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The Pain Is Not Yet Over For Australia’s Coal Industry
As Australia’s coking coal producers continue to seek signs of a revival in the industry, recent benchmark pricing & market sentiment suggests prices could continue to fall. Energy Publishing’s Marian Hookham looks at why.
“There’s another fall in this yet,” the source said, alluding to the current spot price for coking coal which some industry insiders believe has been around the $150/t FOB mark in recent weeks.
Our source points to the 2008 Global Financial Crisis when the spot price for coking coal dropped to US$129/t; worth around A$150 given the exchange rate at the time. Depending on how you do your sums, the source believes it is this A$ number which represents the floor at which point producers start to move into unsustainable territory.
While the price for PCI was set by Anglo and POSCO at $125/t FOB, sources said Japanese mills are pushing for $120-122/t for PCI, underlining again the lack of faith in the quoted benchmarks. The gap between the spot price and the quarterly price has resulted in a breakdown in perceptions about the quarterly benchmark throughout Asia.
“No-one believes the benchmark numbers anymore,” a steel mill source said recently with Asian mills pushing back on the $170 benchmark.
Semi-soft coking coal was also set, for two quarters, at $117/t by the major producers. The fact the producers were willing to lock in six months is indicative of where they think prices are headed, particularly for thermal coal.
“It’s better to take $117 for the semi-soft than take sub-80s for thermal,” a source said.
Meanwhile, if you thought Australian producers were doing it tough, it’s looking like things could get even worse, if some predictions are to be believed.
“Most producers are just covering their cash costs at the moment,” the source continued, suggesting costs range between $110-120 for an average metallurgical coal operation in Queensland. Once you add on haulage costs, you’re up around $150.
As ACR has previously pointed, the current structure of the Australian coal sector means take-or-pay commitments for access to port and rail are costs that have to be met.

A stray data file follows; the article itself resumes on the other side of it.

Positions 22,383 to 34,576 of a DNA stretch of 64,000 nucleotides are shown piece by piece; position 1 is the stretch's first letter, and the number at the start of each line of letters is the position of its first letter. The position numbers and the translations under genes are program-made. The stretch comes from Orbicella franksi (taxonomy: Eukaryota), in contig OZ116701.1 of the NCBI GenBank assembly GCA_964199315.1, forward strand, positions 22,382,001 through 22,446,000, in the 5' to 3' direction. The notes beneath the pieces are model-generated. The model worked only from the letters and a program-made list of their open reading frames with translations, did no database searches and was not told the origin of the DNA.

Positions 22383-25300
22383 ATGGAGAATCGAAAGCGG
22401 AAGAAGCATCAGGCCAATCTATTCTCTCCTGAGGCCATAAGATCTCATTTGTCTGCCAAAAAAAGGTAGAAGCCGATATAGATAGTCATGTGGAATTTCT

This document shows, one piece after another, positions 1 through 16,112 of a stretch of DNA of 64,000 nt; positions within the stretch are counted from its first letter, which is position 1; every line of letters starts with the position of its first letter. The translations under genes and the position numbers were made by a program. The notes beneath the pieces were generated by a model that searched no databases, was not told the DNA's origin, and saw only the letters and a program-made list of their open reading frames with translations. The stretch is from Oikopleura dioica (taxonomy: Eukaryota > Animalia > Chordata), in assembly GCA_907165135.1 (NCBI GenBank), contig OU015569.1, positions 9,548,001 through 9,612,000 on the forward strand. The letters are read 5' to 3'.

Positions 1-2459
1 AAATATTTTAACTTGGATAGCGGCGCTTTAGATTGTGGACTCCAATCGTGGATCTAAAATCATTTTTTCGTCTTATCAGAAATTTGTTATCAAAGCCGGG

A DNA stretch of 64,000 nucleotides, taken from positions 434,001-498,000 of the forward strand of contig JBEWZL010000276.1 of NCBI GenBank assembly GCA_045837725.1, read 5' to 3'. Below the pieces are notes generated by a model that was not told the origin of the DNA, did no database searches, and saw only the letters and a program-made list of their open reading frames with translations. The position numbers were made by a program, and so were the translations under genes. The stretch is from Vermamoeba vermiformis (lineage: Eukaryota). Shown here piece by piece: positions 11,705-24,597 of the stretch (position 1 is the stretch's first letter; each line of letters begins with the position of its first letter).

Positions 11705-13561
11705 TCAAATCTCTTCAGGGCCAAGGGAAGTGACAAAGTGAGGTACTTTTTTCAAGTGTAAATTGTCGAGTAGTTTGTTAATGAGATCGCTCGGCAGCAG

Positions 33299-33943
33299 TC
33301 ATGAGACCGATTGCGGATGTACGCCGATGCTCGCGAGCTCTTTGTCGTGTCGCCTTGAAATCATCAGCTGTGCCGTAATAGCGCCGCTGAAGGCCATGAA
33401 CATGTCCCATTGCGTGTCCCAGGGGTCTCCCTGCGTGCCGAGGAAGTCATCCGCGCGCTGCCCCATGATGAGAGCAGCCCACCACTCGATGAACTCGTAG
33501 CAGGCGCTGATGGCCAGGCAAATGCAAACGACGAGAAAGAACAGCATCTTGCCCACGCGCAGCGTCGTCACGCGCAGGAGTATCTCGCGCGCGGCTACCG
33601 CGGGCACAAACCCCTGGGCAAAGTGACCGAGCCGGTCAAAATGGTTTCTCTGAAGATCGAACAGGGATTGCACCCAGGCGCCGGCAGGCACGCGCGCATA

As our source said, to do nothing - as in stop mining and exporting coal - would cost a coal operation about $20 for every tonne not shipped. Even selling coal some dollars below cash cost is still more attractive than servicing unutilised take-or-pay contracts.
The dilemma is, at what point does a producer stop operating at a loss and stop producing coal.
From industry feedback it would seem coal producers now appear resigned to the fact the price is not going to turn around any time soon. Just a few months ago, producers were pointing to the Q4 as the time the Chinese would be back buying up commodities, but this has not eventuated. Any foreseen ‘recovery’
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Today, with exchange rates hovering close to parity, producers are now taking home around A$140-150/t on spot sales, with some insulation from more expensive contract tonnes.
As reported in last week’s Australian Coal Report (ACR – September 26), a new benchmark for premium hard coking coal for Oct-Dec has been set at $170/t FOB by BMA and Nippon. Major suppliers including Anglo Metallurgical Coal, Xstrata and Rio Tinto are believed to have finalised quarterly prices with key buying countries, Japan and Korea. The prices achieved are said to be close to the $170/t benchmark but are probably not being done exactly at benchmark as steel mills baulk at the ever-diminishing spot price.